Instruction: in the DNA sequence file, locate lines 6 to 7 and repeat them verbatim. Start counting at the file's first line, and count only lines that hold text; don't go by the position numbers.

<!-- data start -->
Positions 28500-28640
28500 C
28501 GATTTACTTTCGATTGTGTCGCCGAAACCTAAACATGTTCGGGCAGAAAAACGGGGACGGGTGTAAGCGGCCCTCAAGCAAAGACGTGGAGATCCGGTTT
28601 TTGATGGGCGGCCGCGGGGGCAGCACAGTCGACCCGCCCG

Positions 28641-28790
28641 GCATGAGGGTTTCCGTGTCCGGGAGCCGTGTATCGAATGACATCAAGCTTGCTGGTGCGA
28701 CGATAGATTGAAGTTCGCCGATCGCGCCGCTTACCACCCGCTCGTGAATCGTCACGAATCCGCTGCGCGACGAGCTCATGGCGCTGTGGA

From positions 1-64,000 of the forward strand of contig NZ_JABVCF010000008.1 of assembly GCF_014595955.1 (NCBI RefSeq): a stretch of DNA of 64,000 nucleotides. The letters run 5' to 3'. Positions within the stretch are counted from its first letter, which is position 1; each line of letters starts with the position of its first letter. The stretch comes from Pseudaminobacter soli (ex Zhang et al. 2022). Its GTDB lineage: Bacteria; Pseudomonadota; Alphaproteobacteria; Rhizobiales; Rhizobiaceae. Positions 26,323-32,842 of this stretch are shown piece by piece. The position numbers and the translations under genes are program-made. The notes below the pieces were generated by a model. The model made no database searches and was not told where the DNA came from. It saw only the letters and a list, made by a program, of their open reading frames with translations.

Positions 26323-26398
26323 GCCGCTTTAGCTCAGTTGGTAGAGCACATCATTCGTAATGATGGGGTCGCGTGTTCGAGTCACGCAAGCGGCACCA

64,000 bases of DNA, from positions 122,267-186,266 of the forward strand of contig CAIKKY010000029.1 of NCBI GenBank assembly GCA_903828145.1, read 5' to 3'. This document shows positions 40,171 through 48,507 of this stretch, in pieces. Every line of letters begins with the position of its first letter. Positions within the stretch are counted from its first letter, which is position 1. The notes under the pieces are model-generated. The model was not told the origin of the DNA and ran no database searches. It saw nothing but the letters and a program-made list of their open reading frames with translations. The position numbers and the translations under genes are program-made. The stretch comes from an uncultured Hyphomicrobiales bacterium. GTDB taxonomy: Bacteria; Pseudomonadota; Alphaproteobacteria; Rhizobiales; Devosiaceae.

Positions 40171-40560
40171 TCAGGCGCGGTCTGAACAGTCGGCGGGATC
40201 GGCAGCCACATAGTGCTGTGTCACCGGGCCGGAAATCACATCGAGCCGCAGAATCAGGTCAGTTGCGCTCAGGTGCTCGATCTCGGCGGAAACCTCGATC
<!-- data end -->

28641 GCATGAGGGTTTCCGTGTCCGGGAGCCGTGTATCGAATGACATCAAGCTTGCTGGTGCGA
28701 CGATAGATTGAAGTTCGCCGATCGCGCCGCTTACCACCCGCTCGTGAATCGTCACGAATCCGCTGCGCGACGAGCTCATGGCGCTGTGGA